They're a favorite of Kevin McHale and Larry Bird. Parisian girls wear them like they're the only sneakers on earth. Tina Fey and Amy Poehler will rock them at the Golden Globes. And, soon, Boston will be the place they come from.
That's right: Converse Inc., the company behind the legendary Chuck Taylors, is moving its world headquarters to Boston as part of the $230 million redevelopment of the North End's Lovejoy Warf in Bulfinch Triangle.
The city announced on Tuesday, Jan. 8 that the North Andover shoe company will relocate its expanded world headquarters to the city by April 2015. Four hundred employees will work in approximately 187,000 square feet of new office space near the TD Garden, according to the city's announcement.
“They say that wearing Converse makes a statement about a person," Mayor Thomas Menino said. "Well, I want to say that Converse moving its world headquarters to Boston makes a statement about our city. Converse and Boston are a perfect marriage. Two venerable and classic brands that are also constantly evolving. The move to Lovejoy Wharf will revitalize this historic northern gateway, while giving Converse access to a young, talented and creative workforce.”
Jim Calhoun, president and chief executive officer at Converse, said that since the company was founded just a few miles outside of Boston, Converse is "honored" to return to the city.
"This city is part of our DNA and its spirit central to our continued growth and success,” Calhoun said. “We are thrilled to find our new home in the vibrant metropolitan center of Boston and look forward to growing with the city in the years to come.”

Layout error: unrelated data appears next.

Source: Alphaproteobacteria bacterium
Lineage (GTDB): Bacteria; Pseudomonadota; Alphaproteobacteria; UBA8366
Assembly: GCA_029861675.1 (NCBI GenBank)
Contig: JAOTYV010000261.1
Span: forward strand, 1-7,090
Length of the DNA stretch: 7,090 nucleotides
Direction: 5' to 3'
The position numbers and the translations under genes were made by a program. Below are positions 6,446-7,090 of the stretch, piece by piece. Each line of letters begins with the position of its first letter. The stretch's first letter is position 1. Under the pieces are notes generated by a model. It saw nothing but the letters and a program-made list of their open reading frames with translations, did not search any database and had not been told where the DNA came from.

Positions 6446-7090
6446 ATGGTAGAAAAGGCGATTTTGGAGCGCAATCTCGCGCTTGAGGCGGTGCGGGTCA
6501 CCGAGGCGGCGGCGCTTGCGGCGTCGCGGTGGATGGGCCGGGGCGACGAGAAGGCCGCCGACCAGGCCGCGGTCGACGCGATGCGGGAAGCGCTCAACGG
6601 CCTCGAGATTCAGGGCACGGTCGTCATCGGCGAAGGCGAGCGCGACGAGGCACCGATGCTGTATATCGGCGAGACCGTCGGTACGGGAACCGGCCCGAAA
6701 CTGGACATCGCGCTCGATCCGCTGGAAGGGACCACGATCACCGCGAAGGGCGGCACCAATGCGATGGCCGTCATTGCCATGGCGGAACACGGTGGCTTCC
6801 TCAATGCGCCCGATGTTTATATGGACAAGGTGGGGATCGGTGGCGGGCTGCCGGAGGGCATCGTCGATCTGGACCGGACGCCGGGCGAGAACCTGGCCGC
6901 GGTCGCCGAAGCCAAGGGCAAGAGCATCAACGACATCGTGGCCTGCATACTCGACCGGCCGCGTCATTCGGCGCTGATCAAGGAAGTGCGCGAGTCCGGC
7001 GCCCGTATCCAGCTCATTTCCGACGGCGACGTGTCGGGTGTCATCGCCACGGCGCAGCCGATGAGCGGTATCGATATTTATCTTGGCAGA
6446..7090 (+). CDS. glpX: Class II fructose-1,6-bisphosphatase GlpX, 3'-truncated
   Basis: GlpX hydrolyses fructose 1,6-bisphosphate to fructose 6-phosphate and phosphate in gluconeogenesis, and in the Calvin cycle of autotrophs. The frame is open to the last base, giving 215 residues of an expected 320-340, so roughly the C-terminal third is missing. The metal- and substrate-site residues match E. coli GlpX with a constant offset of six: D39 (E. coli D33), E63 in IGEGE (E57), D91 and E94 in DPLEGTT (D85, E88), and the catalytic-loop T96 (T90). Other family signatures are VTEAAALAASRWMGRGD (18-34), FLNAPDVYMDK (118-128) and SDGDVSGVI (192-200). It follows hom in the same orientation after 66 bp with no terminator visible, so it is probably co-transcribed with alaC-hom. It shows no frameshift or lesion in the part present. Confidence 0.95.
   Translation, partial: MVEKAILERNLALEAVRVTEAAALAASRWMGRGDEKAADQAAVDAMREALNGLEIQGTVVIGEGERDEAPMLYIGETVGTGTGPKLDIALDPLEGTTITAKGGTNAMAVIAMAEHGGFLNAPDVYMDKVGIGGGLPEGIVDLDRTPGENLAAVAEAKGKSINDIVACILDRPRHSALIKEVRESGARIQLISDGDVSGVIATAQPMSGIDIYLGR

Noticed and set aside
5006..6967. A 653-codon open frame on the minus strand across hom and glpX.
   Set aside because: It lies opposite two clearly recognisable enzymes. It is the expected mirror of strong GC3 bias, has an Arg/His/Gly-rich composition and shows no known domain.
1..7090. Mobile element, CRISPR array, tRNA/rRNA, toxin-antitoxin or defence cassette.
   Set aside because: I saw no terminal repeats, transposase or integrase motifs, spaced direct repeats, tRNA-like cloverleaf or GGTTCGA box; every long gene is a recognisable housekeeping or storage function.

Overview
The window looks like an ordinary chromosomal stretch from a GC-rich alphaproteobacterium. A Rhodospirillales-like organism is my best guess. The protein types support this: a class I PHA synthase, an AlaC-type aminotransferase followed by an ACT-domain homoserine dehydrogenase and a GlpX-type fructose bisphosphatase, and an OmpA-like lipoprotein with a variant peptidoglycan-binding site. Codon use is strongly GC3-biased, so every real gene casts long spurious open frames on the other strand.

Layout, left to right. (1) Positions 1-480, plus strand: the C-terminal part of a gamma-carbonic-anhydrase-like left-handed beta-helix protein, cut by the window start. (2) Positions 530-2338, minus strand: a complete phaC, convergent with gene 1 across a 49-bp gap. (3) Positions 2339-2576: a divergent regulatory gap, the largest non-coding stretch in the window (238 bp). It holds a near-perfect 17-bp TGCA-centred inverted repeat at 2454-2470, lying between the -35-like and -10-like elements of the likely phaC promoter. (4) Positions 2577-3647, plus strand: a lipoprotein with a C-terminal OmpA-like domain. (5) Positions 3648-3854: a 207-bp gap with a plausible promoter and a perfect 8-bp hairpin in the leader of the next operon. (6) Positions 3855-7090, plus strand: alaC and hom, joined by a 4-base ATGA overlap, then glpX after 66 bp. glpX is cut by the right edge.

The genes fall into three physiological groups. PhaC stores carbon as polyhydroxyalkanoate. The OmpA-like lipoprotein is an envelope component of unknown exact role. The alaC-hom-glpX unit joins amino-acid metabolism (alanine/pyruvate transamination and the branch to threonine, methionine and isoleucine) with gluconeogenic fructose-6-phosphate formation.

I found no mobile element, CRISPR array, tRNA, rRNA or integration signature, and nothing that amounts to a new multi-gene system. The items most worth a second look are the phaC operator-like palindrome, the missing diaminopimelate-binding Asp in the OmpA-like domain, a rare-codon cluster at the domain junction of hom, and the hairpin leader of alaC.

Lovejoy Wharf, located on the Boston Harbor between the Zakim Bridge and the Charlestown Bridge, currently houses a pier with two dilapidated buildings. In December 2012, the Boston Redevelopment Authority Board approved plans by the Beal Companies and The Related Companies to revitalize the site with new office and residential development.
Converse will be leasing office space at 160 North Washington St., a nine-story building that will be rehabbed and will also include 45,000 square feet of ground floor retail with a 300-seat, café-style restaurant. The adjacent dilapidated structure at 131 Beverly St. will be removed and replaced with a 14-story residential building with 100 housing units that will be connected by a 10-story link to 160 North Washington St. The property is expected to generate $388,000 for the City of Boston in property taxes.
Developers have invested $15 million in public infrastructure that will create a signature public open space in and around Lovejoy Wharf. The wharf improvements include a new Harborwalk that creates access to the Charles River Basin, three-quarters of an acre of new publicly accessible open waterfront space, floating docks, and public water transportation facilities.
Are you happy to see a large company re-locating to the city to help revitalize the area? Or do you wish they went somewhere else? Tell us in the comments.